Her world is crumbling around her, and Alex will have to decide who to trust if she and the world are going to survive.


I thought this was ok, not great, but not bad either. I liked the main character, but I had issues with most of the side characters. The book passes the Bechdel test (it does feature at least two women who do talk to each other about something other than a man), but not by much and honestly, it didn’t feel like it should. It felt very much like all the important side characters were male. In fact, it started to feel like a reverse harem, though there is no sex and the only whisper of romance comes in the last pages. (It could have been one of several male characters and worked just as well, so I can say it wasn’t impactful to the story.) Actually, very little in the book is impactful. I think that’s why I’ve finished it with a mental shrug more than anything else. I won’t remember it next week.

The writing was fine, though I think there were a few editing mistakes. It’s hard to tell with an audiobook, but I’m fairly sure it said ‘we’ll find out who killed your father,’ at one point when they were investigating the death of her friend. All in all, I don’t think I’ll be rushing to continue the series, but I didn’t hate it either.

Review of Claiming Ana (Triple Star Ranch #1), by Brynna Curry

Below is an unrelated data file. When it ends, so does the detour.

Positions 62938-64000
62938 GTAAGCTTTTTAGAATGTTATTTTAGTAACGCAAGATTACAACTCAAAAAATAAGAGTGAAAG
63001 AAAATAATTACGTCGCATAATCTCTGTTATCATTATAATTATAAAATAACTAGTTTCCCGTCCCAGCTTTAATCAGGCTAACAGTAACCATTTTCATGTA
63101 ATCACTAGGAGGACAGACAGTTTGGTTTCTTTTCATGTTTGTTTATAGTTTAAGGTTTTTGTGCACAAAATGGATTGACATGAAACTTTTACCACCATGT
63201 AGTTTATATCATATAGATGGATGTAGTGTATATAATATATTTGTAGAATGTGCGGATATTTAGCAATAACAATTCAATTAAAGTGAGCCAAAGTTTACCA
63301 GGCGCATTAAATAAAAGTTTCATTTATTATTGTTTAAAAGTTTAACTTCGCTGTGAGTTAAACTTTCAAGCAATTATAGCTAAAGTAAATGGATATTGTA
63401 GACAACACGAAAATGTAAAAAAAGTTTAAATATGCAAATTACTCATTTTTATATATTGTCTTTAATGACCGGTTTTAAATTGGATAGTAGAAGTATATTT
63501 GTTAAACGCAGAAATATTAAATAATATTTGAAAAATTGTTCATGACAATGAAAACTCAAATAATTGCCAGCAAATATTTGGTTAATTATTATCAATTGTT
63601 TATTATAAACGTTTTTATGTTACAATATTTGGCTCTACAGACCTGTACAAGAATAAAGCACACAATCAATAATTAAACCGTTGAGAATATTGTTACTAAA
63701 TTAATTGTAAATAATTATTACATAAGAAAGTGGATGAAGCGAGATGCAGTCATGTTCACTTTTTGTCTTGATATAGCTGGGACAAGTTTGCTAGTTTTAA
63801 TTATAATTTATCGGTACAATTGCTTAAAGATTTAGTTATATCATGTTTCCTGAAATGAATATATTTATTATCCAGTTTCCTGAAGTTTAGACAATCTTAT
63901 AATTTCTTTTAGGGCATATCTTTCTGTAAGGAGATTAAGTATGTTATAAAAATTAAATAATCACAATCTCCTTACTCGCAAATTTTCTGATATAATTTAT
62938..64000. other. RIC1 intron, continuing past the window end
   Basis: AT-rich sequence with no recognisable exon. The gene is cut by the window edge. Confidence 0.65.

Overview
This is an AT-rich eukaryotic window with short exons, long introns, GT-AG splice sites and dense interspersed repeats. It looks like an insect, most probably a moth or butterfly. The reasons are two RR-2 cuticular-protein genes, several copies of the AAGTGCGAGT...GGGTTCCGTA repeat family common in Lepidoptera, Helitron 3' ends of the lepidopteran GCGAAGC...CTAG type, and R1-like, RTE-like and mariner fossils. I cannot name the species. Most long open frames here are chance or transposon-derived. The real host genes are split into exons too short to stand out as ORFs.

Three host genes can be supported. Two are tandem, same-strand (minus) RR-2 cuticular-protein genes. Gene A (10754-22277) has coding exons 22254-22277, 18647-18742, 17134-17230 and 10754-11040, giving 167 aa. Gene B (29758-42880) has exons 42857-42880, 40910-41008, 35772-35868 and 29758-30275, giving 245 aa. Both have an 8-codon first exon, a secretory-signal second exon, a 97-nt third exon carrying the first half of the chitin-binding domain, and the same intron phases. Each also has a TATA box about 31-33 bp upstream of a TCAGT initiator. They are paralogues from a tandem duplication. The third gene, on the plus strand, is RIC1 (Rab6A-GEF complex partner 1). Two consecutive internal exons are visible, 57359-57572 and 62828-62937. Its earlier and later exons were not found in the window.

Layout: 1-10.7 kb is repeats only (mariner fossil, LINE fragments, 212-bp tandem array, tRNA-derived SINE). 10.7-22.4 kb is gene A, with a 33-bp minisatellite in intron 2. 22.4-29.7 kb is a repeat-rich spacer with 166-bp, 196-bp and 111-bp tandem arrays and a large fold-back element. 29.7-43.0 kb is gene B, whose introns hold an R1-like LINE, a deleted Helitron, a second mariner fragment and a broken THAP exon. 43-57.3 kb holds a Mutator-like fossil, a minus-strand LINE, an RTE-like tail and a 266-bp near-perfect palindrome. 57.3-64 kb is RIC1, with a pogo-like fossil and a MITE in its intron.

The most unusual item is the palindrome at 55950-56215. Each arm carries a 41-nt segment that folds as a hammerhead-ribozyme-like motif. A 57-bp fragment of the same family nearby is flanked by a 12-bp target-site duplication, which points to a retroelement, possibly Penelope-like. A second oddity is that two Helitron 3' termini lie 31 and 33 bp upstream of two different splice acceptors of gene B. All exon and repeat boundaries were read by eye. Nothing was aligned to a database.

I received an Audible code for a copy of Claiming Ana, by Brynna Curry.

Description from Goodreads:

The child of a gypsy and fey, small-town veterinarian Dr. Anastasia Brannon has always hidden her magic for fear of ridicule. A red-hot encounter with the new PI in town makes their attraction impossible to deny. Throwing caution to the wind, she indulges her desires but keeps her secrets close.

A man with a shady past and secrets of his own, Howl Raven uses his feral talents and tracking skills to make a living, doing his best to lay low and hide the curse that haunts him every month. So far, so good…until an uncontrollable shift outside the full moon leaves him the victim of a werewolf hunter.

When she finds the enigmatic investigator wounded in the woods near her cabin during a storm, Ana provides medical care on instinct. She may be the only one who can banish the wolf from Howl’s blood, but at what cost?


This was not great. It started out well enough by introducing several interesting characters that then play essentially no role in the book at all. (I assume they are only there because they’ll have their own future books.) The love is instant, the plot is thin and the ending anti-climactic. Basically, had the author taken the time to develop this into a full-length novel (where she could have fleshed characters, plot, and the world out) it could have been pretty good. But she didn’t. Instead, it’s barely 75 pages and the reader feels all that it lacks.

On a side note, I really wish American authors would get on board with the fact that Gypsy is considered a slur and an insult and shouldn’t be used casually. I realize that that message hasn’t been as widely heard on this side of the Atlantic and it has developed a different meaning that many are reluctant to give up. But many who can claim the heritage have been fairly vocal that they wish it not to be used.

The narrator did a pretty good job, outside of the occasional tendency to get a little overly dramatic.